Windows Installation Options


Swift has the following general dependencies:

Swift on Windows has the following additional platform specific dependencies:

Developer Mode

In order to develop applications, particularly with the Swift Package Manager, you will need to enable developer mode. Please see Microsoft’s documentation for instructions about how to enable developer mode.

Installation via Windows Package Manager

Windows Package Manager (aka WinGet) comes pre-installed with Windows 11 (21H2 and later). It can also be found in the Microsoft Store or be installed directly.

  1. Setup all needed dependencies.

  2. Install required Visual Studio components:

    Install the latest MSVC toolset and Windows 11 SDK (10.0.22000) through Visual Studio 2022 Community installer. You may change the Visual Studio edition depending on your usage and team size.

    winget install --id Microsoft.VisualStudio.2022.Community --exact --force --custom "--add Microsoft.VisualStudio.Component.Windows11SDK.22000 --add Microsoft.VisualStudio.Component.VC.Tools.x86.x64"
  3. Install Swift and other dependencies:

    Install the latest Swift developer package, as well as compatible Git and Python tools if they don’t exist.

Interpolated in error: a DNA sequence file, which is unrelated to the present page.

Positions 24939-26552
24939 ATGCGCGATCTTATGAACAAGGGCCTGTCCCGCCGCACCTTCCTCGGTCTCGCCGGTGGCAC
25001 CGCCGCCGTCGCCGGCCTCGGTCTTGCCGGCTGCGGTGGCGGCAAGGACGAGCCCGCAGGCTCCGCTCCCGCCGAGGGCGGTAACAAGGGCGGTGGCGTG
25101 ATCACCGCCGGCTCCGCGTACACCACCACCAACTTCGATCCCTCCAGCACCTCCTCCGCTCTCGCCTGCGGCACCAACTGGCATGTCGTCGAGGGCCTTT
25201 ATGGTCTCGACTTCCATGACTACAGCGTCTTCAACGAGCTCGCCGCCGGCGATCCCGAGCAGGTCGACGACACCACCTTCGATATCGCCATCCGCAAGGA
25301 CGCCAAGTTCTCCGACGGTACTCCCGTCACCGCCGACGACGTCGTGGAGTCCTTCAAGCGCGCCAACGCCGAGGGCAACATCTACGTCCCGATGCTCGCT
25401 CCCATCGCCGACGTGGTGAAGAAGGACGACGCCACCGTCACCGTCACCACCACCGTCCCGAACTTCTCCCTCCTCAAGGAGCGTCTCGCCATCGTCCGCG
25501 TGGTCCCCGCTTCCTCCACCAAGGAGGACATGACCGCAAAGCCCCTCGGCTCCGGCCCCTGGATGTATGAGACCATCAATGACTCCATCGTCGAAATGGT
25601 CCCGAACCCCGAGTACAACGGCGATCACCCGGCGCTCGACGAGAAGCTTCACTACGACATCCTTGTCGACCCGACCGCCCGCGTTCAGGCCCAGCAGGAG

winget install --id Swift.Toolchain -e

Installation via Scoop

Scoop is a command-line installer for Windows. It can be installed through the following PowerShell commands.

# Optional: Needed to run a remote script the first time
Set-ExecutionPolicy RemoteSigned -Scope CurrentUser
# Command for installing Scoop
Invoke-RestMethod | Invoke-Expression
  1. Install general dependencies:

    scoop bucket add versions
    scoop install python39
  2. Install platform dependencies:

    The platform dependencies cannot be installed through Scoop as the install rules cannot install all required components. They will be installed through the Visual Studio 2022 Community installer. You may change the Visual Studio edition depending on your usage and team size.

    This code snippet must be run in a traditional Command Prompt (cmd.exe).

    curl -sOL
    start /w vs_community.exe --passive --wait --norestart --nocache --add Microsoft.VisualStudio.Component.Windows11SDK.22000 --add Microsoft.VisualStudio.Component.VC.Tools.x86.x64
    del /q vs_community.exe